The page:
Having a hard time seeing that Capital One advertisement on some websites? It might be because its invisible, according to an article published today in the Wall Street Journal. This week, Capital One discovered, along with a few other companies like Greyhound and Kraft, that some of the ad space they had paid for on certain websites were actually invisible to users, a trick that is used by some web advertisers to allow them to offer more ad space on their website.
Where’s the Ad?
Capital One claims that it had no idea that its ads weren’t appearing on the sites, and has started looking into the problem after being tipped off by an assistant professor at Harvard who was doing research on internet advertising. The professor said that the ads are coded to look to advertisers like they are displayed on actual web pages, while consumers are unable to view them as they are on invisible pages. This allows the website to sell more advertising space than is actually available on their site.
Problems with Ad Verification
Making sure that an ad that you’ve payed for actually appears is very important to marketers, but verification is especially difficult with internet advertising, as a single ad could (or could not) appear on thousands of web pages. The problems usually arises when companies hire third party ad networks that sell their ad across many sites, some of which they often don’t audit to ensure that they aren’t using the invisible page codes.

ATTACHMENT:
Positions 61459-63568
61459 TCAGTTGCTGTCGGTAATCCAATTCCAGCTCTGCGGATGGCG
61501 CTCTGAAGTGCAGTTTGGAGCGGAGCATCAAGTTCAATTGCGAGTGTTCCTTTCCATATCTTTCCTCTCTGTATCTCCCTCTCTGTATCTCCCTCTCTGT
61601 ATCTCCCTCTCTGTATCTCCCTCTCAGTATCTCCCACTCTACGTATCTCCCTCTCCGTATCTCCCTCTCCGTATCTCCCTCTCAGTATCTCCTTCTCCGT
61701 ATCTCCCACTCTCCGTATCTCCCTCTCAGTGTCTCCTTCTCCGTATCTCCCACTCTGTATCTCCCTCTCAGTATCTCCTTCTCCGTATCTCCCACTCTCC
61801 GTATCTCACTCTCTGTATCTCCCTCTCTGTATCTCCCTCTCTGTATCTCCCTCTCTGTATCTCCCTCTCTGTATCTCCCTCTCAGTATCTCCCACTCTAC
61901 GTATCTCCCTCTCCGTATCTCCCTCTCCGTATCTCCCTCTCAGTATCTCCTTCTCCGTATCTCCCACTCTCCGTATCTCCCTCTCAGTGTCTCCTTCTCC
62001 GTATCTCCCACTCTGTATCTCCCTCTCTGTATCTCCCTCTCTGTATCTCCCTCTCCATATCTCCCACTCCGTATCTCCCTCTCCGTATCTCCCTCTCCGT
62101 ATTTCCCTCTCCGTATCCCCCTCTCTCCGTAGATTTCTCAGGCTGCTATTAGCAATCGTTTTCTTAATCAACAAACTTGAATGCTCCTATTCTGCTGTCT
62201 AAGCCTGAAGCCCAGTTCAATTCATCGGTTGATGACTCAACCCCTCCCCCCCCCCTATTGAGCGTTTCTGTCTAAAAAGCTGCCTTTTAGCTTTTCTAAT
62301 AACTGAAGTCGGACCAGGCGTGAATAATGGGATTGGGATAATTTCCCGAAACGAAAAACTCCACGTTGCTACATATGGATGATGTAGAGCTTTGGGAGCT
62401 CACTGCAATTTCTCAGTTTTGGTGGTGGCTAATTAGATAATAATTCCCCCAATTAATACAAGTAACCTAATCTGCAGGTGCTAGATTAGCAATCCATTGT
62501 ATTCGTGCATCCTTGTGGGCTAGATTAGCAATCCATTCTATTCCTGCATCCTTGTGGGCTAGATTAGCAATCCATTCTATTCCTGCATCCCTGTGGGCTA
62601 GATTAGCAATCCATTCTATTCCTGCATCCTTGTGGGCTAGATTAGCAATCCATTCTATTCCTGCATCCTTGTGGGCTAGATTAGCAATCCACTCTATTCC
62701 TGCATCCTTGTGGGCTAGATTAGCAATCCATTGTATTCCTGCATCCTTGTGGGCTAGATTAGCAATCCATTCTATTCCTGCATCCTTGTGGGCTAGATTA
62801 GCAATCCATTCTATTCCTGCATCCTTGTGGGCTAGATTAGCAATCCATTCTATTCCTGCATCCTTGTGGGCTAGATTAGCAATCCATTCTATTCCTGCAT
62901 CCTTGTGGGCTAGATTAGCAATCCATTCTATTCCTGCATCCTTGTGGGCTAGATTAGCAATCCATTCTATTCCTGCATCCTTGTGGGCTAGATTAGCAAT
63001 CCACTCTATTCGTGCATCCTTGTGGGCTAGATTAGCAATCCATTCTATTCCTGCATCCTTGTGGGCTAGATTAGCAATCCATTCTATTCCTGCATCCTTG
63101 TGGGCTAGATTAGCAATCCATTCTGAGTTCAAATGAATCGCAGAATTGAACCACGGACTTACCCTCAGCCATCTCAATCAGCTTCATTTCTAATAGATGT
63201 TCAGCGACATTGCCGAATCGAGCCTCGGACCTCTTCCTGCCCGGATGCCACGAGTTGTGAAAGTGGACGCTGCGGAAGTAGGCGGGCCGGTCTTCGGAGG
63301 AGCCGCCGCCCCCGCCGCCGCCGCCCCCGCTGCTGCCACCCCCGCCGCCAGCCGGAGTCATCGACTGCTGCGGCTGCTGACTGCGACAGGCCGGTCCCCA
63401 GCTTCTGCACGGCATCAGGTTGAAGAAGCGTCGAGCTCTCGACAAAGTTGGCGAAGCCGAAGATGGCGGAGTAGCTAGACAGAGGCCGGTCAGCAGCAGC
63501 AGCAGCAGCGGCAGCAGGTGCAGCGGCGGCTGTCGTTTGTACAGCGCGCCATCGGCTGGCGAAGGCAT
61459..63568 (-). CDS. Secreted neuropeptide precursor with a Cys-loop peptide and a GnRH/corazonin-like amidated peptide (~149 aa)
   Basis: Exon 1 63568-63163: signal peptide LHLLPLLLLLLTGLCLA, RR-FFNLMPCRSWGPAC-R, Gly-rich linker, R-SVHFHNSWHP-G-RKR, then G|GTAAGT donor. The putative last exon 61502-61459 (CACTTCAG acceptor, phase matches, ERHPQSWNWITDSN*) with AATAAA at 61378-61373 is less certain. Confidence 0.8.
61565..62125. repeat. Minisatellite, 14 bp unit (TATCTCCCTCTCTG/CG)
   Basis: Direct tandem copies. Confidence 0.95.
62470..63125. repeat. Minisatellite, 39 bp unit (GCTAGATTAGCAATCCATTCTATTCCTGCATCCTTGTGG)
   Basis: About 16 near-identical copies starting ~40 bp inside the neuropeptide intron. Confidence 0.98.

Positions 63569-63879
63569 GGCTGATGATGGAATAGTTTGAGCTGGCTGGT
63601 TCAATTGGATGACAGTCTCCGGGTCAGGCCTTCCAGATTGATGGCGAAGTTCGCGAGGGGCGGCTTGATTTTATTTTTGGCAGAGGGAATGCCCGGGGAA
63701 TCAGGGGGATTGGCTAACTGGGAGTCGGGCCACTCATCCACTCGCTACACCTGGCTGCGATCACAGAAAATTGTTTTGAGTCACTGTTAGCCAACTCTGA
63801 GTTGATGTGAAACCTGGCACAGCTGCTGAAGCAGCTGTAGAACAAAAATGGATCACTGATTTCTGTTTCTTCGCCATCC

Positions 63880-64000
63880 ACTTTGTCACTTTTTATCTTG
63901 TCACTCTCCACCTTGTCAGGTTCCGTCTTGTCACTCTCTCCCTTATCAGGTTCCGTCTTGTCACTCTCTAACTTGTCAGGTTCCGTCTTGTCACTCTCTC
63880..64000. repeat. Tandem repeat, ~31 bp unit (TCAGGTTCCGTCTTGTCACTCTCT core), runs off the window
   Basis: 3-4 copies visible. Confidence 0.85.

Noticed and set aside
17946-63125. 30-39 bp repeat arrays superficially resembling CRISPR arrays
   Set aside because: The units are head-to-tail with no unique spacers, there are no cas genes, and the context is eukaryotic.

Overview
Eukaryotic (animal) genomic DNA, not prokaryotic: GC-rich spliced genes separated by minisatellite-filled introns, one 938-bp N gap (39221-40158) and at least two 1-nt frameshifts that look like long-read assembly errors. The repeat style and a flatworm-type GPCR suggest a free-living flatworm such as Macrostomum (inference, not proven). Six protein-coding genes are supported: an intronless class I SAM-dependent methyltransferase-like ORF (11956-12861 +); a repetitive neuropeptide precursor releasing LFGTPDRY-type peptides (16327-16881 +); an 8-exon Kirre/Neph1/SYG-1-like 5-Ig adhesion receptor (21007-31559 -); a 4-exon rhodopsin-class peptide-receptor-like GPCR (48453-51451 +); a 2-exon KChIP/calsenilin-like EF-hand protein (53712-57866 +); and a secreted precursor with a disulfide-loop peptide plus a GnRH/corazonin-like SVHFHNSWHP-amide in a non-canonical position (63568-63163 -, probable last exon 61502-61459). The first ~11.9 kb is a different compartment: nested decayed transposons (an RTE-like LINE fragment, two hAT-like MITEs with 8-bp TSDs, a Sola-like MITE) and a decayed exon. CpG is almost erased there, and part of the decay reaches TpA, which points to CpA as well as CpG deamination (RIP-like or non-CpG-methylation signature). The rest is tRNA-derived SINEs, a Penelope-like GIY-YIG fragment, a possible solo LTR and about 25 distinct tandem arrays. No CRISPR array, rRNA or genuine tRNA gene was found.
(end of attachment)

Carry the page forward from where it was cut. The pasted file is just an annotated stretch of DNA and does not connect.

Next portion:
Companies are able to avoid this kind of scam by making sure that they only buy ads that pay the advertiser when a user clicks on them. Ad networks also are trying to improve their scanning process in order to find and eradicate sites that use invisible ads from their network. Capital One has said that it is keeping a close eye on its ads.